Twelve years have passed since Bottles sent in his papers, and in twelve years many things happen. Amongst them recently it had happened that our hero’s only and elder brother had, owing to an unexpected development of consumption among the expectant heirs, tumbled into a baronetcy and eight thousand a year, and Bottles himself into a modest but to him most ample fortune of as many hundred. When the news reached him he was the captain of a volunteer corps engaged in one of the numerous Basuto wars in the Cape Colony. He served the campaign out, and then, in obedience to his brother’s entreaties and a natural craving to see his native land, after an absence of nearly fourteen years, resigned his commission and returned to England.
Thus it came to pass that the next scene of this little history opens, not upon the South African veld, or in a whitewashed house in some half-grown, hobbledehoy colonial town, but in a set of the most comfortable chambers in the Albany, the local and appropriate habitation of the bachelor brother aforesaid, Sir Eustace Peritt.
In a very comfortable arm-chair in front of a warm fire (for the month is November) sits the Bottles of old days–bigger, uglier, shyer than ever, and in addition, disfigured by an assegai wound through the cheek. Opposite to him, and peering at him occasionally with fond curiosity through an eyeglass, is his brother, a very different stamp of man. Sir Eustace Peritt is a well-preserved, London-looking gentleman, of apparently any age between thirty and fifty. His eye is so bright, his figure so well preserved, that to judge from appearances alone you would put him down to the former age. But when you come to know him so as to be able to measure his consummate knowledge of the world, and to have the opportunity of reflecting upon the good-natured but profound cynicism which pleasantly pervades his talk as absolutely as the flavour of lemon pervades rum punch, you would be inclined to assign his natal day to a much earlier date. In reality he was forty, neither more nor less, and had both preserved his youthful appearance and gained the mellowness of his experience by a judicious use of the opportunities of life.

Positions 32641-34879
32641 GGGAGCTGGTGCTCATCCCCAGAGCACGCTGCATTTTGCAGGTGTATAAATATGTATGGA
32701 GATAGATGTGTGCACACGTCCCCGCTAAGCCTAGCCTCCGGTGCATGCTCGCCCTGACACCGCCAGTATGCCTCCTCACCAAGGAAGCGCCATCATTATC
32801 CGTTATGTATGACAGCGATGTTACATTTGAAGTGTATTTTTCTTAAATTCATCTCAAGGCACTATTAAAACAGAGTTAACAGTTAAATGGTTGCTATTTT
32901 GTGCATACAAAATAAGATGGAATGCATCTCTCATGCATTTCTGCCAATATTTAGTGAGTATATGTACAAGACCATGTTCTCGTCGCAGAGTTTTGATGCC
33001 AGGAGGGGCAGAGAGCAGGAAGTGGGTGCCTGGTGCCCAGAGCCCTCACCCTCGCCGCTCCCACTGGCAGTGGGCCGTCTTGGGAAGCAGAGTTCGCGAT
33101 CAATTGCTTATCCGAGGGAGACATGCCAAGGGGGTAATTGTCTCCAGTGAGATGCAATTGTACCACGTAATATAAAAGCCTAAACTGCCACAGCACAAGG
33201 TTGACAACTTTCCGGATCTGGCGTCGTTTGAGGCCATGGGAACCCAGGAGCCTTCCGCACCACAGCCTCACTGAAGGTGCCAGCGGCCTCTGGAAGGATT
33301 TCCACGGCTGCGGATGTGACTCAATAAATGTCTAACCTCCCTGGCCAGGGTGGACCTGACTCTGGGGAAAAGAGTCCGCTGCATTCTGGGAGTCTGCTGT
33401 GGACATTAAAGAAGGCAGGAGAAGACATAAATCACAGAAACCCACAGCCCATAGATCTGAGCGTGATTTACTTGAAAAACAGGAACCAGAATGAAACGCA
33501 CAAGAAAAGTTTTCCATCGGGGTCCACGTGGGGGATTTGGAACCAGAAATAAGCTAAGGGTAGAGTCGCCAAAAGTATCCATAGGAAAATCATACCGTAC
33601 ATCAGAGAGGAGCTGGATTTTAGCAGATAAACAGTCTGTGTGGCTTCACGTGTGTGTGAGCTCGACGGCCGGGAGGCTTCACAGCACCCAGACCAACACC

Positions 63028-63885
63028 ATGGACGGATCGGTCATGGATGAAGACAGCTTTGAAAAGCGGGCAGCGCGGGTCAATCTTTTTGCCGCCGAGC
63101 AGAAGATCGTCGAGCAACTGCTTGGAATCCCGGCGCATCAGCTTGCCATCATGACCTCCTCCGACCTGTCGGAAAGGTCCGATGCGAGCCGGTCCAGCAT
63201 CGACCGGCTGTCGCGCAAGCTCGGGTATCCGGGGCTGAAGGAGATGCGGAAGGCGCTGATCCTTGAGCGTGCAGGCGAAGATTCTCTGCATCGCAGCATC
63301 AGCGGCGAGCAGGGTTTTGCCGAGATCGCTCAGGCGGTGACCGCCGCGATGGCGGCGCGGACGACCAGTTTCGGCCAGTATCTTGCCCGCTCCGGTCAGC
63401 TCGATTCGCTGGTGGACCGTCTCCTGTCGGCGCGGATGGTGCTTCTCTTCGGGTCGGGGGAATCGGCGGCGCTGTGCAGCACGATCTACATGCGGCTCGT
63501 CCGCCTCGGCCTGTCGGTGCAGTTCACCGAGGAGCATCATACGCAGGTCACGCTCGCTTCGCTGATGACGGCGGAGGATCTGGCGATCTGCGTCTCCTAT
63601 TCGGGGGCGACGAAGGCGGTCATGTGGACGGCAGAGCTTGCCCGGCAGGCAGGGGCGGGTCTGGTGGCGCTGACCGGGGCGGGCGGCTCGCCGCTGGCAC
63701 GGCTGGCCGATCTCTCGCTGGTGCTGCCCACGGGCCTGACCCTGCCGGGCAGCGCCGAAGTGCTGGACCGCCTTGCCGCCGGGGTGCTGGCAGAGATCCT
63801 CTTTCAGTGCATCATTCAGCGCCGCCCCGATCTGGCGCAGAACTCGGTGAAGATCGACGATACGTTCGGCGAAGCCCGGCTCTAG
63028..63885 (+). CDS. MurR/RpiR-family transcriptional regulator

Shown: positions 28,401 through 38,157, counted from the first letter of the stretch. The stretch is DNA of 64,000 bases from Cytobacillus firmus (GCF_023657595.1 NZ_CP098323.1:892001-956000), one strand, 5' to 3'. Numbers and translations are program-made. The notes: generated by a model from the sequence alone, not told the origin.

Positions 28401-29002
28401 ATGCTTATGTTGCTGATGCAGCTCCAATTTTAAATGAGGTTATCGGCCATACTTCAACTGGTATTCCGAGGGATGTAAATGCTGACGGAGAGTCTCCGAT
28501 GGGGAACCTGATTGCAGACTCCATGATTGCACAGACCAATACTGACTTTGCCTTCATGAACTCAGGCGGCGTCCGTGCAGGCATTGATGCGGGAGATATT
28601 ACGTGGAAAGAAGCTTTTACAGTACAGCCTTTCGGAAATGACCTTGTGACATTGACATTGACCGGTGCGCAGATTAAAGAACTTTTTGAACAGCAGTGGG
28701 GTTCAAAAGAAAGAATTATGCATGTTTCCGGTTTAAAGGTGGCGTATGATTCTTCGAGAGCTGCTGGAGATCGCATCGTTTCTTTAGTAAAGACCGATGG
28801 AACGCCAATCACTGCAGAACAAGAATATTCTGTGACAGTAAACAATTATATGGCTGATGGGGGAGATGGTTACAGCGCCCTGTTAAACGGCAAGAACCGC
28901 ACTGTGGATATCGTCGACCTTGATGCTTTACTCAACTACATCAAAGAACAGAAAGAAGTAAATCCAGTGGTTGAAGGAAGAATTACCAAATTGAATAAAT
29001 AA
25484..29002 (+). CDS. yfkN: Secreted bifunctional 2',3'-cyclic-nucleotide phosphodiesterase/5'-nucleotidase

“Well, my dear George,” said Sir Eustace, addressing his brother–determined to take this occasion of meeting after so long a time to be rid of the nickname “Bottles,” which he hated–“I haven’t had such a pleasure for years.”
“As meeting you again, of course. When I saw you on the vessel I knew you at once. You have not changed at all, unless expansion can be called a change.”
“Nor have you, Eustace, unless contraction can be called a change. Your waist used to be bigger, you know.”
“Ah, George, I drank beer in those days; it is one of things of which I have lived to see the folly. In fact, there are not many things of which I have not lived to see the folly.”
“Except living itself, I suppose?”
“Exactly–except living. I have no wish to follow the example of our poor cousins,” he answered with a sigh, “to whose considerate behaviour, however,” he added, brightening, “we owe our present improved position.” Then came a pause.
“Fourteen years is a long time, George; you must have had a rough time of it.”